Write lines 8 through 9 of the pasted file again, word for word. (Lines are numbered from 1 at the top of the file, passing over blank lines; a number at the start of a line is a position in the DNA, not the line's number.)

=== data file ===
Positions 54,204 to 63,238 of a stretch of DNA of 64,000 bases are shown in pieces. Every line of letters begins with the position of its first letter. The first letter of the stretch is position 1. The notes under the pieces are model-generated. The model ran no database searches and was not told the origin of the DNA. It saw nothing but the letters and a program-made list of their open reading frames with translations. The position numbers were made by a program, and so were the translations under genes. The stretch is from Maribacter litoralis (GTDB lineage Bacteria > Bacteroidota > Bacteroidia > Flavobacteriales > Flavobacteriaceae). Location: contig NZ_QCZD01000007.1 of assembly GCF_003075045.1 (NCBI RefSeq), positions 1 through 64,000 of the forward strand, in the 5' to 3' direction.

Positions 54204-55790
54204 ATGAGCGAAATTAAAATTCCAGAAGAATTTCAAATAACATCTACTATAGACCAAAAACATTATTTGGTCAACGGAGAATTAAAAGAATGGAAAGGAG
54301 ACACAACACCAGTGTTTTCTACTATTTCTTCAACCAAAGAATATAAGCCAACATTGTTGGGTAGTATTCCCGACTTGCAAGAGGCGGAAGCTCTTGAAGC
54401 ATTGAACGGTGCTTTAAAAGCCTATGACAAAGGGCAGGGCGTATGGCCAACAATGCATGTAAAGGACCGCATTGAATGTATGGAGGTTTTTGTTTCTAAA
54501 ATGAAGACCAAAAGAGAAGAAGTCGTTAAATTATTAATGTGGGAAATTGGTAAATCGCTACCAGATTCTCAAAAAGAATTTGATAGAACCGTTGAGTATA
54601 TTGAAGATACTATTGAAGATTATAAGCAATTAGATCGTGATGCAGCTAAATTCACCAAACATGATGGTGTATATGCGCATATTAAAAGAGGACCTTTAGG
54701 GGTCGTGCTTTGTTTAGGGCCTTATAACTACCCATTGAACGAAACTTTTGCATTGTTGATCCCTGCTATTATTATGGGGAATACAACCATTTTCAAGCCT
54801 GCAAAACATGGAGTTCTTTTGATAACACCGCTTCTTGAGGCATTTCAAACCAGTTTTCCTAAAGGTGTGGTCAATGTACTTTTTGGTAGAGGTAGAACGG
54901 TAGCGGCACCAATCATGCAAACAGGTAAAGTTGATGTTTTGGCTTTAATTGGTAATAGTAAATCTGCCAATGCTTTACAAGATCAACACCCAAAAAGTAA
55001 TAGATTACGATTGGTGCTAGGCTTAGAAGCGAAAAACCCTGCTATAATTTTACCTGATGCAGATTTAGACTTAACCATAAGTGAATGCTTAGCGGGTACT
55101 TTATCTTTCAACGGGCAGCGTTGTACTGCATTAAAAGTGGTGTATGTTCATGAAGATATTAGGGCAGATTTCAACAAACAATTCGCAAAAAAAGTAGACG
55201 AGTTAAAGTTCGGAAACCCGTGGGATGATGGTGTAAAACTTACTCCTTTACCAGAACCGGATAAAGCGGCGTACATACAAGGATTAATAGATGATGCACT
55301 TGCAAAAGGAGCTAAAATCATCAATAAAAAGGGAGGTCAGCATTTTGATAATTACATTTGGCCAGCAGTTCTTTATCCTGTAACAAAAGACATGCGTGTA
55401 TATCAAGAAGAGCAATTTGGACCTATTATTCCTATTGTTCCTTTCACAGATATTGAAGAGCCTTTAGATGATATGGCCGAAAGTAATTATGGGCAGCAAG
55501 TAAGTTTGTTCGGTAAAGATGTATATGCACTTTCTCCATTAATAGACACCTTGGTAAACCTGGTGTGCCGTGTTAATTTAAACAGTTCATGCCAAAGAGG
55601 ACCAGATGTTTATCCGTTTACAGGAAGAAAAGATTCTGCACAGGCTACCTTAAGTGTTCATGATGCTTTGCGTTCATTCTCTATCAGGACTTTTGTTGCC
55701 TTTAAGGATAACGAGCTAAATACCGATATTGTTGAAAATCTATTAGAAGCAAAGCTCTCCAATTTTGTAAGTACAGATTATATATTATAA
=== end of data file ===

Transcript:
54701 GGTCGTGCTTTGTTTAGGGCCTTATAACTACCCATTGAACGAAACTTTTGCATTGTTGATCCCTGCTATTATTATGGGGAATACAACCATTTTCAAGCCT
54801 GCAAAACATGGAGTTCTTTTGATAACACCGCTTCTTGAGGCATTTCAAACCAGTTTTCCTAAAGGTGTGGTCAATGTACTTTTTGGTAGAGGTAGAACGG